Kim Kelly: A lot of the workers think that the company is trying to starve them out. The thing is that the company is trying to keep producing and keep the mines running. They’ve brought in scabs. They’ve brought, they’ve been having management and bosses work these jobs that they’re not used to—their office people, they’re not commanding people, but they’ve been brought in to try and keep up those production quotas. Meanwhile, the strike is still going. There’s a lot of support for the strike. It’s really kind of a test of wills at this point.


Gideon Resnick: What sort of resistance have workers faced from the company or otherwise? What all does this look like right now?


Kim Kelly: So it’s getting a little ugly down there. I think at this point, we’re up to three different incidents in which people who work for the company have driven trucks into the picket lines and hit people—


Gideon Resnick: Wow.


Kim Kelly: —on the strike and sent to the hospital. I talked to the wife of one man who had a torn meniscus, which sounds pretty ugly. I think something like 80% of the folks who work there are parents, and that’s a lot of kids who are depending on this, you know, this strike to shake out in the right way, too. So it’s really taking a toll. Even outside of the violence, it’s taking a toll on the communities and the families. When a man, woman, a person signs that contract with Warrior Met to work for them, the whole family signs. And that’s what we’re seeing. This is a whole coal community in crisis because this hedge-fund backed giant coal company, who makes millions of dollars a year, won’t give them a better deal.


Gideon Resnick: And this is happening in Alabama, a conservative state, also a right-to-work state, meaning it’s not designed to be hospitable to unions. So what does this actual labor dispute say about labor rights in Alabama, and also across the country?


Kim Kelly: I’ve learned that there is such a deep, deep-rooted sense of pride and dedication to the labor movement there and to unions there. Obviously it’s a lot harder to join them and organize them because of the legislation. But that doesn’t mean folks haven’t been trying. There’s a really rich history of labor in that state. It just doesn’t get as much attention because it’s so much harder for folks to get well, to get attention in general. That was something we saw when I first went down there to cover the Amazon union effort at Bessemer. It was almost a feel-good story in a way, like a lot of coverage happened. That was great. And those workers needed that coverage and deserve that coverage. And now what’s happening with the strike, which is about 16 miles from Bessemer, it’s kind of been crickets, because it’s a, it’s a more complicated kind of story. Cover the Amazon Union, like it’s not, like these folks are dyed-in-the-wool pro-union, you know, fourth generation, third generation coal miners—these folks aren’t going to get the congressional delegations and the celebrities coming in. So it’s really, there are a lot of really interesting tensions and layers to the story. And that’s really what pulled me into it.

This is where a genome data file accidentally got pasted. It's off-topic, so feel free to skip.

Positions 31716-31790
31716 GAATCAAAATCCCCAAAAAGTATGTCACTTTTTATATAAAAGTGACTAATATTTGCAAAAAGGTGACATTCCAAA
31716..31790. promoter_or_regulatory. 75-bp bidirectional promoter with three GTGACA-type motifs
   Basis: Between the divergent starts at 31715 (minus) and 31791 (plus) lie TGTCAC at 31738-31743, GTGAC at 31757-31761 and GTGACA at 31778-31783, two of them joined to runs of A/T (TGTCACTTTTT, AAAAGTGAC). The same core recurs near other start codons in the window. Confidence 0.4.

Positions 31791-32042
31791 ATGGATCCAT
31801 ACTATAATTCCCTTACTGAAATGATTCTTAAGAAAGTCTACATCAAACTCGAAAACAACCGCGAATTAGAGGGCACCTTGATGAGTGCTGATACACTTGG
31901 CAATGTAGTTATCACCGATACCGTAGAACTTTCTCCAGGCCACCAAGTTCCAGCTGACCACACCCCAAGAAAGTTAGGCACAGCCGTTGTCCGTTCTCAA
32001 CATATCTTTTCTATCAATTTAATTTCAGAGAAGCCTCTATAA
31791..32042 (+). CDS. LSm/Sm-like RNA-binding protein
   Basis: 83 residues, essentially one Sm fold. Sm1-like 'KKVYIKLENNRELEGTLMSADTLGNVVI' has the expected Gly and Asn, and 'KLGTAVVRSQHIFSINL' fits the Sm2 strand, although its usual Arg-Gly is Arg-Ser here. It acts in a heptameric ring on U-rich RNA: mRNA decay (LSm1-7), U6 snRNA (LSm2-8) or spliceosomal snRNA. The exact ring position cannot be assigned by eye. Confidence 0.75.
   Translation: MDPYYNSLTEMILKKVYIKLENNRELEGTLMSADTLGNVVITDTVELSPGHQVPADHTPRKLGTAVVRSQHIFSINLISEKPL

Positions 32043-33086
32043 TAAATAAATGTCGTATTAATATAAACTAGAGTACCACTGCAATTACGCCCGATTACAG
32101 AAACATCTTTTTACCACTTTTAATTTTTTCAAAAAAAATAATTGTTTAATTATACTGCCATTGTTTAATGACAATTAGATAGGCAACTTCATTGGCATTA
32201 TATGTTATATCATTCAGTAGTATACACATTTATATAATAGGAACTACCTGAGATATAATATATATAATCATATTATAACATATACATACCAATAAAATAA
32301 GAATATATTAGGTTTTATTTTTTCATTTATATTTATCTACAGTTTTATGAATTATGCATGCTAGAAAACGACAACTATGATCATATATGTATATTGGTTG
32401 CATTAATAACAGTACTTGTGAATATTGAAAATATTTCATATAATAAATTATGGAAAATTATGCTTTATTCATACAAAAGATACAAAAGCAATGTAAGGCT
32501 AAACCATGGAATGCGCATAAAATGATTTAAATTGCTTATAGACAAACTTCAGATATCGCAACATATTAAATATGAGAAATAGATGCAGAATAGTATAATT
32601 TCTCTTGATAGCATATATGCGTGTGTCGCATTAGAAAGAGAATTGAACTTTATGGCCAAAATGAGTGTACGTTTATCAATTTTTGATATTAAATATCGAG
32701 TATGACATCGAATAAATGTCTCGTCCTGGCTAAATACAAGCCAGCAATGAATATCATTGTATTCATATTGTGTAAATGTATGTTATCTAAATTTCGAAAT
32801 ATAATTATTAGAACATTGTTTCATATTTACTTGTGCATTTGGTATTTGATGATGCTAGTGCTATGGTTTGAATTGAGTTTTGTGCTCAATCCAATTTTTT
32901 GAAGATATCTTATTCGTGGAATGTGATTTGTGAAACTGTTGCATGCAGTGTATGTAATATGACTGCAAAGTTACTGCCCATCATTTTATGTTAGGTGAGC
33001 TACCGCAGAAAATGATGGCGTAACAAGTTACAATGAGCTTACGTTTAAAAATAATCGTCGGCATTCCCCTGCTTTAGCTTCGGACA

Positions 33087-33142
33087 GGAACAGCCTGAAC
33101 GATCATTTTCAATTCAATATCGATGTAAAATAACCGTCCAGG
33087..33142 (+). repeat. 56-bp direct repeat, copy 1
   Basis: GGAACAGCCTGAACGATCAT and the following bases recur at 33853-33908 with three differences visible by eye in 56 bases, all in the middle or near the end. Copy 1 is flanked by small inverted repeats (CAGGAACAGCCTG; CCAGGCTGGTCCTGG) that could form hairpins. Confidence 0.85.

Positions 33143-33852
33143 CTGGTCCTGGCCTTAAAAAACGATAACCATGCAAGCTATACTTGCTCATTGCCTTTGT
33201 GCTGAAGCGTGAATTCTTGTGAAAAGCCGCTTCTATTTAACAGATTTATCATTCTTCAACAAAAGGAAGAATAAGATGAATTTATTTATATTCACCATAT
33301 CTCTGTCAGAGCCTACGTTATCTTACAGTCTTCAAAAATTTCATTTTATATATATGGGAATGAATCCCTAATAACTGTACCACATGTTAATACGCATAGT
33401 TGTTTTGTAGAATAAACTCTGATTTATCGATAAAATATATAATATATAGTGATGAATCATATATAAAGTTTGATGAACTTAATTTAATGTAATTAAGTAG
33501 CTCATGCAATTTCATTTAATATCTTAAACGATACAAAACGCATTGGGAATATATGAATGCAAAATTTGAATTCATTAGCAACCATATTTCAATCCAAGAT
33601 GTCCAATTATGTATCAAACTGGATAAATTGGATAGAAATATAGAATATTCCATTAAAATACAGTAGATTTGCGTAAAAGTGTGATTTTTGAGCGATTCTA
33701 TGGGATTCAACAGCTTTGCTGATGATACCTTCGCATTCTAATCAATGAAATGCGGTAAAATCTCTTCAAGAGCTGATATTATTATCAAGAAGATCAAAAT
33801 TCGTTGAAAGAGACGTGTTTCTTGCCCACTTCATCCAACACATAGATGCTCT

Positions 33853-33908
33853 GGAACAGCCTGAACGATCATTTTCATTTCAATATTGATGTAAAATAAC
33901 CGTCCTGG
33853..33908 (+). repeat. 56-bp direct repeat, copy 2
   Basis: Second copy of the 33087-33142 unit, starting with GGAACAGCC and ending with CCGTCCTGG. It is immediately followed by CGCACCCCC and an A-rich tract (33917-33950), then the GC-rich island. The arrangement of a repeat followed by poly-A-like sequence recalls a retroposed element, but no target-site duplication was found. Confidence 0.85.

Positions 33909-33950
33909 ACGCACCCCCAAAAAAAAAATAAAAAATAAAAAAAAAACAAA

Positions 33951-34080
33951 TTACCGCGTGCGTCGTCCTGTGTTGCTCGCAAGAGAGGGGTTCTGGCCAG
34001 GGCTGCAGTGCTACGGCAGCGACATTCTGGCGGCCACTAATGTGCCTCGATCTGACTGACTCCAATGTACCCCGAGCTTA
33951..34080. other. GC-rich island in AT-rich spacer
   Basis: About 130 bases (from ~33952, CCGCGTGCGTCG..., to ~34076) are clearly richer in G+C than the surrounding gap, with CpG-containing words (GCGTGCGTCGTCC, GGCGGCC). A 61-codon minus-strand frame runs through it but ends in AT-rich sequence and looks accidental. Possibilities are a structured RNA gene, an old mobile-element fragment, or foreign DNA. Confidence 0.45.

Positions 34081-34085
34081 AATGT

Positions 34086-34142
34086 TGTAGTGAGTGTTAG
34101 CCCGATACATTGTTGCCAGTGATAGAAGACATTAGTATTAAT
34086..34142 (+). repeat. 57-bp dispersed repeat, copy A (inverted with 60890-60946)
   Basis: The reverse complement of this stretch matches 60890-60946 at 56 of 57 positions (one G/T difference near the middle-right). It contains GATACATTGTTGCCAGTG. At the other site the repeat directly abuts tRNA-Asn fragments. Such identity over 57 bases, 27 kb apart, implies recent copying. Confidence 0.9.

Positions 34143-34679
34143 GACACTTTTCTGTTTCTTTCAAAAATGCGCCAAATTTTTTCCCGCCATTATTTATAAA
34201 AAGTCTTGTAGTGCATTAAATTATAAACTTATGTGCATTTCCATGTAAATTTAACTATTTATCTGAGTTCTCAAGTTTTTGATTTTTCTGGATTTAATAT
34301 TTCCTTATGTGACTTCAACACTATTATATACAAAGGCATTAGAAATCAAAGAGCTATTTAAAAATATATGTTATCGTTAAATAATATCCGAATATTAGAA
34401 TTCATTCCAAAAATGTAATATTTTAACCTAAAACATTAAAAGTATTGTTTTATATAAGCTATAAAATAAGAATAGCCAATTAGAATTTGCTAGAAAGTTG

Gideon Resnick: Earlier I was asking Union Auxiliary President Haeden Wright about what it says that this Bessemer union effort at Amazon was also happening around when this all got started. Here’s what she said:


[clip of Haeden Wright] How those go together is you’re still fighting for working conditions for the working people. We’re still talking about extremely long hours and dangerous working conditions. It doesn’t matter what industry you’re in. So I think that plays into a big fact with both of those. I would also say they act for insurance and better benefits because for us, striking is not so much about pay, and really for Amazon, from when I’ve talked to most people and heard them say, they wanted to be treated with respect, that’s what we want.


Gideon Resnick: But Kim, what do you make of all of this?


Kim Kelly: Honestly, I think it’s kind of just a coincidence. You know, this contract happened to be up at the same time. And, you know, the thing is, with labor stories in this country, there are always things like this happening.


Gideon Resnick: Right.


Kim Kelly: You know, if it happens in L.A. or Chicago, New York, there’s a lot more attention than if it happens in Brookwood, Alabama, or like the kind of place I grew up. So these things are always happening. Workers are always rising up and fighting for one another. But you don’t often hear about it because there just isn’t that robust local press everywhere, and there aren’t that many people who are able to show up, or who may be care to show up. There aren’t that many labor reporters out there. It’s been kind of hard to get people to let me cover this story and to convince people to cover it. I think there is maybe less sympathy for coal miners, too, versus like obviously exploited warehouse workers who are already marginalized and being treated like robots. You know. I think the idea of the coal miners is sort of this almost archaic image, kind of like the cowboys or, you know, like the dockworkers of old, but they’re still here. And right now they need our help. Even if we don’t necessarily thrilled with the nature of their labor, they still need to make a living and I think a lot more people need to be paying attention to this. And to labor stories in general. Over the past 18 months of this ongoing pandemic, workers and essential workers have come to the fore. I think people have kind of reevaluated the way they think about labor stories. But we need to keep pushing that forward.